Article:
War of the Rebellion: Serial 096 Page 1247 Chapter LVIII. CORRESPONDENCE, ETC.-CONFEDERATE.

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pany G, Forty-ninth North Carolina Regiment, went to the enemy, Captain Rives and Private Strain, Fifty-ninth Alabama Regiment, deserted to the enemy, and two men of Elliott's brigade, one of Gracie's brigade, wounded be fragment of shell, painfully. The enemy commenced shelling about midday yesterday, throwing the first shell, which fell on Gracie's right. After a few shots from the enemy our batteries replied. The firing extended to Gracie's Salient. More picket-firing than usual on the left of Wallace's brigade last night; perhaps induced by the fire of our men.

Very respectfully, yours,




Petersburg, February 22, 1865.


Secretary of War, Richmond, Va.:

SIR: I have just received your letter of the 21st. I concur fully as to the necessity of defeating Sherman. I hope that General Beauregard will get his troops in hand at least before he can cross the Roanoke. If any additions can be south of that stream. The troops in the Valley are scattered for subsistence, nor can they be concentrated for the want of it. the infantry force is very small; at the commencement of winter I think it was reported under 1,800. That in West Virginia you know more about than I do, and there are only two regiments in Western North Carolina. These united would be of some assistance. At the rate that Beauregard supposes Sherman will march, they could not be collected at Greensborough in time; still, I hope to make some use of them. But you may expect Sheridan to move up the Valley and Stoneman from Knoxville as Sherman draws near the Roanoke. What then will become of those sections of country? I know of no other troops that could be given to Beauregard. Bragg will be forced back by Schofield, I fear, and until I abandon James River nothing can be sent from this army. Grant, i think, is now preparing to draw out by his left, with the intent of enveloping me. He may wait till his other columns approach nearer, or he may be preparing to anticipate my withdrawal. I cannot tell yet. I am endeavoring to collect supplies convenient to Burkeville. Every thing of value should be removed from Richmond. It is of the first importance to save all powder. The cavalry and artillery of the army are stills catered, for want of provender, and our supply and ammunition trains, which ought to be with the army in case of a sudden movement, are absent collecting provisions and forage-some in West Virginia and some in North Carolina. You will see to what straits we are reduced; but I trust to work out.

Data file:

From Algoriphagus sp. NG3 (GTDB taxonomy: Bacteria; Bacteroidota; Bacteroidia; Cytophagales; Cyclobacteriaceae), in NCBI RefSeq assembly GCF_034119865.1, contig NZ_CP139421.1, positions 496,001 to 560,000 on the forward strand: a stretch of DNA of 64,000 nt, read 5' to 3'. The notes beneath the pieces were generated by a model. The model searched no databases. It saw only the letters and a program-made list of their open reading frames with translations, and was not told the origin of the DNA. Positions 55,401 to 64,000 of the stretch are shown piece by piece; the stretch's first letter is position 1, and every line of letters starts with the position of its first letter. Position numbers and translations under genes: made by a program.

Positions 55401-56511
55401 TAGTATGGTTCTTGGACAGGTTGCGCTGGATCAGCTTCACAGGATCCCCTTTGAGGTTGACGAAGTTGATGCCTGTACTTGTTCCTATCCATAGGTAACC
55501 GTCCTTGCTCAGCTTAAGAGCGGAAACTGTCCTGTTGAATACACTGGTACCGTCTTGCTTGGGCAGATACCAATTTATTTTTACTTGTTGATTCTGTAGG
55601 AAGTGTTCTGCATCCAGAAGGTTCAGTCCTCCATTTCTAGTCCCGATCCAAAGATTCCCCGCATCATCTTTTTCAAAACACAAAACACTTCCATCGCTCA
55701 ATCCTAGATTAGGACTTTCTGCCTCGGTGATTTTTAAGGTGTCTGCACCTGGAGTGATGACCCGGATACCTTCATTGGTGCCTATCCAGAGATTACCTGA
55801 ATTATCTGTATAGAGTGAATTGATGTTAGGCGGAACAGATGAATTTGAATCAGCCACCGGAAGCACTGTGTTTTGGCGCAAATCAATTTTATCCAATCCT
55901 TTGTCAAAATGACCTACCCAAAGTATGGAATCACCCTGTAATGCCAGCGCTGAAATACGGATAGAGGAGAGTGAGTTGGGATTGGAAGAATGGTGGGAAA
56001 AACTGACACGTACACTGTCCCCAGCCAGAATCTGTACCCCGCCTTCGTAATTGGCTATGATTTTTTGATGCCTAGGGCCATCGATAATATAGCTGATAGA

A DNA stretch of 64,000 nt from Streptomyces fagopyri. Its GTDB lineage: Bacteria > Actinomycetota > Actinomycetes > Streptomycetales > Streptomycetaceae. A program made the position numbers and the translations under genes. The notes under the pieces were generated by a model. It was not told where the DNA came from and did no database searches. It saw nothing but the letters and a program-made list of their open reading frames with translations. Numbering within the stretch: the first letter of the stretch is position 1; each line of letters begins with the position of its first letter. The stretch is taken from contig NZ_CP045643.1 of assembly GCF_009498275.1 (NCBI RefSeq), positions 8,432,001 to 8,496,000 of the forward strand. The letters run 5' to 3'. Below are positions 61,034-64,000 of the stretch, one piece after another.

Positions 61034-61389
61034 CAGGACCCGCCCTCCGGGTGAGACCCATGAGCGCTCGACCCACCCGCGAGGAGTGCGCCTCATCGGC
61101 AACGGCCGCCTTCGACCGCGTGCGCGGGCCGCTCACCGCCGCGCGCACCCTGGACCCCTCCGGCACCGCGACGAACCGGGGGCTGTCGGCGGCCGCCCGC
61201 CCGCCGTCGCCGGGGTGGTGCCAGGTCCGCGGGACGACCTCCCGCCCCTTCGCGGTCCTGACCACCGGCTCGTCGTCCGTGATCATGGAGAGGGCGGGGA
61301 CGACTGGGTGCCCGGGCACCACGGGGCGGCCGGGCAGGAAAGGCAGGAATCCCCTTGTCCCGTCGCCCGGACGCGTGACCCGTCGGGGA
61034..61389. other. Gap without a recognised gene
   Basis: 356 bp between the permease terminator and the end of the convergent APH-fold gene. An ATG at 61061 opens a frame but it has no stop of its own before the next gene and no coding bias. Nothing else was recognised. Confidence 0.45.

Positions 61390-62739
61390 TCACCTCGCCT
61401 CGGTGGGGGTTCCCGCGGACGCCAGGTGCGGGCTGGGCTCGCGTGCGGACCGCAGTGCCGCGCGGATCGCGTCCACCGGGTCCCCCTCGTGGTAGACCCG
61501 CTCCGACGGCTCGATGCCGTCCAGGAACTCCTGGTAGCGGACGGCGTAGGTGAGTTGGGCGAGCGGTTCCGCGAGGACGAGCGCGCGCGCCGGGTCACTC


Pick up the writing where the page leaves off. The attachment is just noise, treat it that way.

With great respect, your obedient servant,

R. E. LEE,



February 22, 1865.

The spirit which animates our soldiers, and the natural courage with which they are so liberally endowed, have led to a reliance upon their